As an aside
Cake allows you to set the
AppVeyor build number.
I do not set the
AppVeyor build number any more as
GitHub Actions is pushing the
NuGet packages and creating the tags and
Run the tests
CircleCI build is running on
Linux it doesn’t support testing against
net461. Luckily the framework can be specified using an argument:
Publish the test results
Again, the integration between
AppVeyor shines in this area as
Cake will automatically publish the test results for you (I wondered why I had duplicate test results until I RTFM).
AppVeyor displays all the tests but you must hover to see the framework used:
Failed tests come with a nice formatting and a
Azure DevOps has the most powerful tests results tab:
CircleCI has a few quirks when it comes to testing.
First it only supports the JUnit format so I had to use the JunitXml.TestLogger
NuGet package to be able to publish the test results. Then you must place your test results within a folder named after the test framework you are using if you want
CircleCI to identify your test framework.
When the tests run successfully
CirceCI will only display the slowest test (you need to navigate to Test Insights to see it):
I don’t understand the use case, I would prefer the list of tests and timing and the ability to sort them client-side.
The output for failed tests is much better when using a
JUnit logger instead of trying to convert the test results:
GitHub Actions do not support publishing test results! This is a pretty big shortcoming for a Continuous Integration system. A couple of third-party Actions are trying to fill the gap but if you’re multi-targeting or running your tests on multiple platforms expect additional complexity in you build script.
Visual Studio Test Results File (known colloquially as
TRX) gave me the best output but the Trx Logger has limited abilities in terms of naming test results files. By default the test results file names do not include the assembly or the framework version. Using multi-targeting and the
LogFileName parameter will result in test results files being overwritten by the last target. Using the recently introduced
LogFilePrefix parameter doesn’t solve the issue, token expansion is not supported so you’ll have to rename the files to include the assembly name and remove the trailing numbers.
Ultimately I had to invoke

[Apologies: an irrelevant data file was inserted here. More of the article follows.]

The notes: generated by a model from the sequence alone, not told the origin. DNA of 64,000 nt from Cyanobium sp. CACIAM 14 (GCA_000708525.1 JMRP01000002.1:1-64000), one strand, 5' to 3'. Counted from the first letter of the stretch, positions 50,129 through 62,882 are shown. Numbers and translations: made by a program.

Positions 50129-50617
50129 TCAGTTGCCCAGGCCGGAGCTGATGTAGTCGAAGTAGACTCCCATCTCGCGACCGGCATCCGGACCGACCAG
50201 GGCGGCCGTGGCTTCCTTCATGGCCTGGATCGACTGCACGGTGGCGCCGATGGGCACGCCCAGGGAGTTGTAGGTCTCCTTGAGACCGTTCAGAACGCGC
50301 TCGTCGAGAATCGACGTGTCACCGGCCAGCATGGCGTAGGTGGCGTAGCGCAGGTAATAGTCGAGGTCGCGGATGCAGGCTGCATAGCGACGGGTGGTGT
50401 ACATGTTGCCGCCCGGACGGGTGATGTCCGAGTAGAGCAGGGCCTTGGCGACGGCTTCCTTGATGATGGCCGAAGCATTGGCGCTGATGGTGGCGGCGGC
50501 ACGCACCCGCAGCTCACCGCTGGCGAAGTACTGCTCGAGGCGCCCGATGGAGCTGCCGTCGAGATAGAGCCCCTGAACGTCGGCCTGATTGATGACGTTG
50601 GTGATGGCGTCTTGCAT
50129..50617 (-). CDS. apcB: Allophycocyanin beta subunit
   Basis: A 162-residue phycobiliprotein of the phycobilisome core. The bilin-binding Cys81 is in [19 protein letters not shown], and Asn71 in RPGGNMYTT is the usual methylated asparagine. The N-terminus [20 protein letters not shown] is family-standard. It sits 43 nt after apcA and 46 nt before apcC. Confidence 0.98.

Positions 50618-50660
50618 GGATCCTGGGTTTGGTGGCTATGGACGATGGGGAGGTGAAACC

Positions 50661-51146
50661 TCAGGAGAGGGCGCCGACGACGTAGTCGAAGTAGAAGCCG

dotnet test for each test project / framework combination. The end result is pretty neat:
Failed tests display the test runner output and the stack trace:
.NET is now leveraging the “new”
*.csproj system and this means:
- No more
- No more
- No more tears
The references (projects and packages) and the package configuration are both contained in the
*.csproj making it the single source of truth!
Referencing a project without turning it into a package reference
Sometimes you want to include a
DLL in a
NuGet package rather than add it as a package reference.
SuperLogic project depends on the
ExtraLogic project but we don’t want to ship
ExtraLogic as a package. Instead we want to include
Contoso.Hello.ExtraLogic.dll in the
SuperLogic package directly. Currently this is not supported out of the box but the team is tracking it.
Luckily this issue provides a workaround. All the modifications will take place in
- In the
<PropertyGroup>section add the following line:
- Prevent the project to be added as a package reference by making all assets private.
- Finally add the target responsible of copying the
The result is the following
And the assemblies have been versioned as expected:
Note: you can also use the “new”
*.csproj system for
NuGet packages targeting older
.NET Framework versions.
On any branches starting with
NuGet packages will be published to a pre-release feed. If the branch is
main it’ll be published to the production feed. This is handled by
GitHub Actions in this section of the configuration.
When publishing the packages, I’m also publishing the associated symbols to allow consumers to debug through my packages.
Create a GitHub release
By default the
GitHub CLI does not use the workflow token, you have to explicitly provide it using an environment variable:
GitHub CLI relies on the shell expanding wildcards which doesn’t happen on Windows. So instead of providing:
You’ll need to provide:
GitHub CLI doesn’t allow to create a release without release notes in a non-interactive scenario. I worked around this by creating an empty file and providing it to the
This is one possible workflow only. I’ve glossed over many details and taken some shortcuts (for example there is no support for Pull Request builds).
Those are the key takeaways:
- Do upfront planning on how you want to handle versioning. This is the hardest part and the one that will be the hardest to fix later on. Read the GitVersion documentation carefully before making any decision.
- Do what works for your team. If you didn’t have any issues with auto-incrementing your builds, keep doing so. There is no point bringing additional complexity to fix a problem you don’t have.
- Don’t assume you’ll be running on
Visual Studio Enterpriseinstalled. Adding cross-platform or other
Code…) support from the start will make your life easier down the track.